In retrospect, we got to do something that most Toyota Supra shoppers probably won’t get a chance to do. We drove it in its natural habitat, the track, and it was glorious. The Shenandoah Circuit at Summit Point contains 22 turns over 2.2 miles, and is described thusly :
The Shenandoah Circuit is a no holds barred technical challenge that will take years for drivers to master. The corners contain both positive and negative camber as well as increasing and decreasing radius turns with vertical drops. If you are truly up for a challenge to your car handling abilities, the Shenandoah Circuit is truly one of the most technical tracks in the country.
Now that might be some track marketing fluff, but it felt rather technical when we were trying to get acquainted with the track, and the Toyota GR Supra ate up every bit of it with ease. The track was wet for half of our laps, but here is what it looked like behind the wheel from the good folks at RoadShow:
In the video above, you’re looking at the performance of a 3.0 Liter inline 6-cylinder with twin-scroll turbocharger DOHC 24-valve with variable valve timing. Toyota’s documentation tells us that this little RWD spitfire produces 335 horsepower and 365 lb-ft of torque and is capable of 0-60 mph acceleration of 4.1 seconds. The diligent folks at Car and Driver like to verify such things, and they were able to lay down a 3.8 second 0-60 mph time with the 2020 Toyota GR Supra. Under dyno testing, they also discovered that, “the Supra puts down 339 horsepower and 427 lb-ft of torque at the wheels. That’s slightly better than the 335 horses Toyota said the car would produce at the crank and a considerable jump from the 365 lb-ft the company promised.”
Top speed is electronically limited to 155 mph, which was clearly not an issue for us on a highly technical circuit, as the Supra gave us everything we could handle and more as we zipped around the track. There are two driving modes, Normal and Sport, with Sport mode noticeably sharpening the throttle response. It also adjusts the Adaptive Variable Suspension, increases steering weight, improves the 8-Speed automatic transmission shift crispness, provides more aggressive active differential tuning and amplifies the exhaust sound. There is even a Launch Control mode available that Vin Diesel would appreciate.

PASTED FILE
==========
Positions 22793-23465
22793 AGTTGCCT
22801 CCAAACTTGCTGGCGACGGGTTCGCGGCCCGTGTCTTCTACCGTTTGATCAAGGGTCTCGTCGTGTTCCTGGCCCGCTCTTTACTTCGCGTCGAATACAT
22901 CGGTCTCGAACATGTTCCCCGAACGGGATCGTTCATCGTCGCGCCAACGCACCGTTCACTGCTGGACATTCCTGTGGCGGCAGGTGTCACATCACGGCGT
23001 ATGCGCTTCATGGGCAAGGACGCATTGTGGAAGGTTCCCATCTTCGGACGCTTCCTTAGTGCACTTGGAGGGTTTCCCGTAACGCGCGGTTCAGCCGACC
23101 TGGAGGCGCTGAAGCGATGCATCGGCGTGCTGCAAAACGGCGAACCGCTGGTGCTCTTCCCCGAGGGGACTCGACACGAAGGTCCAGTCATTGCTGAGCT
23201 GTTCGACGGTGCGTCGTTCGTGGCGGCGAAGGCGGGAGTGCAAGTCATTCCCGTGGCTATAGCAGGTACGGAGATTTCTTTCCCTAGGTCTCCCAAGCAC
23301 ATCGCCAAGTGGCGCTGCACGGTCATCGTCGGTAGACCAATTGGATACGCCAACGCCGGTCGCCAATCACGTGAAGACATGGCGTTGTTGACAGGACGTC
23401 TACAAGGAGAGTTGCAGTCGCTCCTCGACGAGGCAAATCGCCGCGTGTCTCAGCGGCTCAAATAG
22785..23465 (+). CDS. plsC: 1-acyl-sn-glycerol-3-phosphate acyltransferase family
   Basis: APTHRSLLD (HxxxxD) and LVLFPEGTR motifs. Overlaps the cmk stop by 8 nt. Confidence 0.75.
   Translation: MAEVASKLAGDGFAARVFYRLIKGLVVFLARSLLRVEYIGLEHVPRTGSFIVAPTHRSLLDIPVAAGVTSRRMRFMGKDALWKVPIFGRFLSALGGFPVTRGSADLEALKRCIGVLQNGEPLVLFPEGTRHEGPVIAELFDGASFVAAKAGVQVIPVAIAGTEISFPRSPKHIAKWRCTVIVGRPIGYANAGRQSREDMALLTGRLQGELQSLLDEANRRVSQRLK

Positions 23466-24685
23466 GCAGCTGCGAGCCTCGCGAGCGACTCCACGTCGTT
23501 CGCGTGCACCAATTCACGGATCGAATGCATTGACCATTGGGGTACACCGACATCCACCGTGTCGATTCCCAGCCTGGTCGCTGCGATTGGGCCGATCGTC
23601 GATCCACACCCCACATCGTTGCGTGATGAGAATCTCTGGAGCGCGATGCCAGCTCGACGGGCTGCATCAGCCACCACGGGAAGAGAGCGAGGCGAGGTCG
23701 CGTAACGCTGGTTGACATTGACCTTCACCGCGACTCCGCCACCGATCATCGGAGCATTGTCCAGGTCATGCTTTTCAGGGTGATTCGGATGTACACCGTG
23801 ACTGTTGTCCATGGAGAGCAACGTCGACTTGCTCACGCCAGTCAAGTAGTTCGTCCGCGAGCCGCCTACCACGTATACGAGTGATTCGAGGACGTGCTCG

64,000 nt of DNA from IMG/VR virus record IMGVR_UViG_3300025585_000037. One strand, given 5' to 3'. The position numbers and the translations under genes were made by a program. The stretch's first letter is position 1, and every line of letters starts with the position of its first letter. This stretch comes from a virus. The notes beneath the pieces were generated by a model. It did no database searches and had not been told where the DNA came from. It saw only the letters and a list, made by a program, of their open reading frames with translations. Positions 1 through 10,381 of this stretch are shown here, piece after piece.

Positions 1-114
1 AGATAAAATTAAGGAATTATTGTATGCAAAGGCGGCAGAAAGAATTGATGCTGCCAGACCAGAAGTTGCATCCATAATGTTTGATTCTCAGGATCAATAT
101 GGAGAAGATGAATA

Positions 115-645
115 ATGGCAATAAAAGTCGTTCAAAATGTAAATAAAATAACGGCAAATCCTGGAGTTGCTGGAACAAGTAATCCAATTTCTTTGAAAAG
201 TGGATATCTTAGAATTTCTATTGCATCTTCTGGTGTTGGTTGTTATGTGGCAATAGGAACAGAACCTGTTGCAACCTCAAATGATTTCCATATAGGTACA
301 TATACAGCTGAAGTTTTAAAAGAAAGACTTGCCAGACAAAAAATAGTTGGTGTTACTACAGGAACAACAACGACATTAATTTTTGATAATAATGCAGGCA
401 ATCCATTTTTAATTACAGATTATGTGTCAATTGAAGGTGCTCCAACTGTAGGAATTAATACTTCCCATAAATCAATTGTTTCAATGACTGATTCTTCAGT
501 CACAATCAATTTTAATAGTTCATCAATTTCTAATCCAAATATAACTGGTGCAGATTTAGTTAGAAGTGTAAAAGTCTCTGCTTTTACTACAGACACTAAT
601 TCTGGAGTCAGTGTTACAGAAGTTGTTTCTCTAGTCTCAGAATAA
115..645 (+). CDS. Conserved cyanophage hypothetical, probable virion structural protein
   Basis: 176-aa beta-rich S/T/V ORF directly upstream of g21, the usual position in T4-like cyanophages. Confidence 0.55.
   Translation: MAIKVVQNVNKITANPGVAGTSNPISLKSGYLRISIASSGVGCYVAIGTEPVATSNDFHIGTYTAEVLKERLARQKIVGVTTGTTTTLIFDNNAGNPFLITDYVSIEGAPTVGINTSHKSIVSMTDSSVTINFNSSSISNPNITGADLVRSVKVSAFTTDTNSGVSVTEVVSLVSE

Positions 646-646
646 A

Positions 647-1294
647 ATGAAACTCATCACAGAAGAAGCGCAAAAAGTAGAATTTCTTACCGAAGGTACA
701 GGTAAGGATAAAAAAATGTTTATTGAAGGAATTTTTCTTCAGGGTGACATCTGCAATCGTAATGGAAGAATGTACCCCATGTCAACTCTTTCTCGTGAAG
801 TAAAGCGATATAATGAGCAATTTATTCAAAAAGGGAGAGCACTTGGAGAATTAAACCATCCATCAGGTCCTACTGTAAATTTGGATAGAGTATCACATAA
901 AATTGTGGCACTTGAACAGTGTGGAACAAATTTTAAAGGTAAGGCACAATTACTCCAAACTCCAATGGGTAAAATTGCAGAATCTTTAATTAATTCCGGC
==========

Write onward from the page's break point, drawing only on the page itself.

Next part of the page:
The 2020 Toyota GR Supra was designed to go right after the Porsche Cayman in terms of performance, so the high structural rigidity, low center of gravity and 50:50 weight distribution were absolutely critical to that goal. It makes you feel like a hero with its eagerness to swing the ass out with control, and all Supra buyers would be well served to take advantage of the included one day of high-performance driving instruction through the National Auto Sport Association.
The new Supra is equipped with Michelin Pilot Super Sport tires and large Brembo brakes. We understand that both were replaced daily on the track vehicles during the press launch week, not out of necessity, but to provide consistency to the media. Master Driver Herwig Daenens made sure that Toyota got their moneys worth out of those brakes and tires though.
The new 2020 Toyota GR Supra is better than the famous fourth generation MkIV Supra in every measurable way. There is no doubt about it, this is a really good car, probably the best that Toyota has ever made. Does it really matter that it’s riding on a BMW platform with a bunch of BMW parts and is assembled in an Austrian plant? To us, it really doesn’t, but we also don’t really care that it doesn’t come with a manual transmission. The real question is if Supra enthusiasts can get over those facts and appreciate this vehicle for what it is. If they can, they’ll find that they’re getting a pretty good deal with a vehicle that is priced below its competitors and punches above its published performance specs. In the end, isn’t that really what they fell in love with when Paul Walker dusted a Ferrari on the PCH?